The 2020 MLB draft is in the books, but this year it was much shorter than usual due to the coronavirus pandemic. Instead of around 1,200 players being drafted over 40 rounds, there were only five rounds featuring 160 picks. That means there are a lot of amateurs left over who would normally have heard their names called in any other summer, and teams can now begin signing them for up to $20,000 each.
Sunday marked the beginning of the undrafted free agent market, and the Oakland A’s got to work right away with two new additions. There could still be more in the coming days, so keep up to date on all the signings around the league with Baseball America’s tracker. For now, the newest A’s:
- William Simoneit, C/IF, Wake Forest
- Cooper Uhl, C, Loyola Marymount
Neither player was on any of the major pre-draft boards, not even cracking the Top 500 on Baseball America, so there aren’t any detailed scouting reports on them. But here’s some quick info.
While he’s listed as an infielder on BA’s tracker, he’s also spent time as a catcher and is primarily identified at that position. He spent three seasons with Cornell in the Ivy League, then played 2020 for Wake Forest in the much stronger ACC, one of the best conferences in college ball. His career stats:
- 2017 (92 PAs): .317/.391/.610, 5 HR, 7 BB, 14 Ks
- 2018 (166 PAs): .308/.380/.406, 2 HR, 13 BB, 23 Ks
- 2019 (156 PAs): .315/.372/.510, 6 HR, 8 BB, 12 Ks
- 2020 (65 PAs): .377/.462/.642, 3 HR, 7 BB, 14 Ks
Standing 6’4, 235, with a bright red beard, Simoneit has been a consistently productive hitter and didn’t miss a beat upon his (brief) move to tougher competition this year. While his homer totals don’t jump off the page, Melissa Lockard of The Athletic notes his power, and for what it’s worth one observer on Twitter suggests he might have 60-grade Raw Power.
There’s not much out there about his defense, but when it does get mentioned it’s usually favorably or at least neutral, especially at third base. In terms of where he might play, he seems happy to do whatever will get him in the lineup, and overall his coach praised his work ethic.
Here’s some video of Simoneit ripping hits all over the field, including a couple walk-off homers, and also a few of his defensive highlights.
Grad transfer William Simoneit (@WSimoooh) only spent this year as a Deac, but still made a big impact by leading the team in hitting (.377), OBP (.462) and slugging (.642).— Wake Forest Baseball (@WakeBaseball) March 23, 2020
He also had a flair for the dramatic, which didn't start here at Wake #GoDeacs @FlatgroundBats pic.twitter.com/rozYFcpWjZ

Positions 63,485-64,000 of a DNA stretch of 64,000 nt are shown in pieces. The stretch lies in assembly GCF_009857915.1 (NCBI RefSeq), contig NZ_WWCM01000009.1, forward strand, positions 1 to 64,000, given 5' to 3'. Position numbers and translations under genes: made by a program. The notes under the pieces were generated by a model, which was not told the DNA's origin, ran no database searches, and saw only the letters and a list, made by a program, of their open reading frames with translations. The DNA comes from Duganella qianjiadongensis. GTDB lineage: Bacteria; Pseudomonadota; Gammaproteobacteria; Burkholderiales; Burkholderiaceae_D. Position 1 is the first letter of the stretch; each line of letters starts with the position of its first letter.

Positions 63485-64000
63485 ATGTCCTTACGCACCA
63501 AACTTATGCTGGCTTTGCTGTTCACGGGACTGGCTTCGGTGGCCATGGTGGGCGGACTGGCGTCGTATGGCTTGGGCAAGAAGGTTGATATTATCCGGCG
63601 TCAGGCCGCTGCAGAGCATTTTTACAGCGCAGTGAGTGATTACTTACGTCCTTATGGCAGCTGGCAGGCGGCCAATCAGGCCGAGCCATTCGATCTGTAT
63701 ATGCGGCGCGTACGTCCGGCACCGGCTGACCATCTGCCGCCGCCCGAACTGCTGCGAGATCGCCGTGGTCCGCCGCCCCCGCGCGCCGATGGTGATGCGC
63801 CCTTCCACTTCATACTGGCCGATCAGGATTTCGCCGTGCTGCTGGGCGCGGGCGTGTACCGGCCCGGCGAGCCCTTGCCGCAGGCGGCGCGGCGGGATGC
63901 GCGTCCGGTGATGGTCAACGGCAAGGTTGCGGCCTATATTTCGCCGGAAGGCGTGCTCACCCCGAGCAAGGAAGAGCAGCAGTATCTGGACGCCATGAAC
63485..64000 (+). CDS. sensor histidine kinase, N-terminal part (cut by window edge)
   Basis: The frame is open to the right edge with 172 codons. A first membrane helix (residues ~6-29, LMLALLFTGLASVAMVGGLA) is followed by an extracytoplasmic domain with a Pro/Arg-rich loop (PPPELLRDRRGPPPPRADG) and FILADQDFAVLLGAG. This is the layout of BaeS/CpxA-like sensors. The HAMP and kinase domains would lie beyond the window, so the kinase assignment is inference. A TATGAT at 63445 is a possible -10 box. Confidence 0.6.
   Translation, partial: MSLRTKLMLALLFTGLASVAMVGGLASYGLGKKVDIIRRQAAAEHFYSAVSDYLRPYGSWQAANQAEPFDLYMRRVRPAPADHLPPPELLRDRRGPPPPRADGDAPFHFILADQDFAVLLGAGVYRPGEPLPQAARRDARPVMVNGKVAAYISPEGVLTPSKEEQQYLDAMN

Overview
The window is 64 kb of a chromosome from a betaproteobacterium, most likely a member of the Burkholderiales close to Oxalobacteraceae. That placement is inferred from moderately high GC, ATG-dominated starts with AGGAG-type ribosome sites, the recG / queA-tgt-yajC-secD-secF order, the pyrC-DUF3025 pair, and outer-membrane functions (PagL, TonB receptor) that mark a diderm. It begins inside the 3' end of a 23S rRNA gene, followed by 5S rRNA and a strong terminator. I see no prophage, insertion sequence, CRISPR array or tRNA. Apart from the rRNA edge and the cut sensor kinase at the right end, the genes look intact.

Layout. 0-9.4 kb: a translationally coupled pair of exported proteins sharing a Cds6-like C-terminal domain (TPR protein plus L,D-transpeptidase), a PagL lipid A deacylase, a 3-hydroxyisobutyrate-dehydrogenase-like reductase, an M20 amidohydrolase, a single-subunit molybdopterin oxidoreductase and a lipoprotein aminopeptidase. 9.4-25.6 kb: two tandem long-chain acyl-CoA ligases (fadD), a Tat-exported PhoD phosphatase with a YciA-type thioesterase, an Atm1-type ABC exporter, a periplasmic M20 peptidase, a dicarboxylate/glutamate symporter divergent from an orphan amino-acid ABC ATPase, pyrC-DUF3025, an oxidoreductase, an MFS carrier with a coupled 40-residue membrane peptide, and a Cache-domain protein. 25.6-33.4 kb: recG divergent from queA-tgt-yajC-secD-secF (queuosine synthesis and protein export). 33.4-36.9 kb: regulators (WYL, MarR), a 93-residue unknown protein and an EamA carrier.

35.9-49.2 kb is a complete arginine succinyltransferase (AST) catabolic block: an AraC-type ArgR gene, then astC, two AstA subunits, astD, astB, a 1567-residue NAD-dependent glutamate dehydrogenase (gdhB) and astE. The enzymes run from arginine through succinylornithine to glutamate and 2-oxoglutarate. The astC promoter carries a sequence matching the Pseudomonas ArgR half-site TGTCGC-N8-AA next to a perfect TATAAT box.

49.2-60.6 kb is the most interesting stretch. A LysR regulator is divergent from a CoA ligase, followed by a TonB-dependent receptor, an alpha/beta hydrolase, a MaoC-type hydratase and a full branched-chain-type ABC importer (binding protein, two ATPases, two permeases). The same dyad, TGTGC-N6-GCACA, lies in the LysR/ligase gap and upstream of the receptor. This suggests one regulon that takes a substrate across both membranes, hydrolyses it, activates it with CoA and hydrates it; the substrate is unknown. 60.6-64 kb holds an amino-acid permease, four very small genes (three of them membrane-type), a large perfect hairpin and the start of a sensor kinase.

Simoneit was a grad transfer to Wake Forest, so as you might expect he’s on the older side for a new pro. He’s already 23, and he turns 24 in October, so he’ll need to move quickly to make an impact in the minors. But that’s just an obstacle, not a dealbreaker, and anyway his top MLB lookalike is a reminder that there is indeed room in the league for late-bloomers.
Although, perhaps a more apt example of an older pick making good would be Seth Brown, who was drafted by the A’s at age 23 and then made the bigs at 27. The point is, it can be done.
While he didn’t make the cut for the first five rounds, Simoneit appears to be a reasonably intriguing prospect. He’s got a bat worth checking out, and a versatile defensive profile that includes the most difficult position on the diamond. Sounds about like a 6th-10th round senior pick who signs to an underslot deal, which is effectively what he is in this case.
The A’s have gone heavy on catchers in this draft, between 1st-round pick Tyler Soderstrom and then Simoneit, and they added yet another in Uhl. His numbers, from four seasons at Loyola Marymount University in the West Coast Conference:
- 2017 (143 PAs): .210/.304/.235, 0 HR, 12 BB, 32 Ks
- 2018 (177 PAs): .263/.396/.307, 0 HR, 26 BB, 22 Ks
- 2019 (250 PAs): .241/.338/.335, 2 HR, 24 BB, 52 Ks
- 2020 (78 PAs): .361/.487/.443, 0 HR, 14 BB, 8 Ks
Though Uhl was off to a nice start this year before the season was cut short, his offensive stats aren’t much to look at, especially his lack of power. Instead, defense appears to be the strength of his game, as he was named the WCC Defensive Player of the Year in his sophomore season. One observer on Twitter offered this report in 2018: “His catch and throw skills today are of MLB quality. He throws with no less than a 60 Arm and receives with at a minimum of 60 hands.”
He's the #WCCsports Defensive Player of the Year for a reason!— WCC Network (@TheWCCNetwork) May 25, 2018
Cooper Uhl fires a laser down to second for @LMLionsBaseball and sends Puskarich back to the dugout.
Watch ➡️ https://t.co/y2ennHlcqf pic.twitter.com/yHA4GK7BUr
While Uhl didn’t do much damage at the plate in college, he did have his moments. Here’s a crucial clutch hit that drove in the winning runs in the championship game of last year’s WCC Tournament.
When asked how his time at LMU shaped him as an athlete and a person, Uhl responded with this:
My time at LMU has really showed me that work ethic isn’t something that is given, and that if you really want to earn something, you have to go out and work for it. Through this, I learned that there is always something more to do in order to excel at something — whether that be with athletics or in life.
Defense-first catching prospects can be difficult to gauge, since the position is so unique in its duties and is yet to be meaningfully quantified by any stats. How good does a catcher have to be behind the plate to make up for not hitting much, and how can we judge which ones meet that threshold? At the very least, being recognized with a conference award is a nice start to a resume.
We’ll surely learn more about Simoneit and Uhl as the A’s front office weighs in on their new prospects, and when the scouts and experts offer their first-hand reports. For now, they’re a couple of interesting names to add to the organization’s thin catching ranks.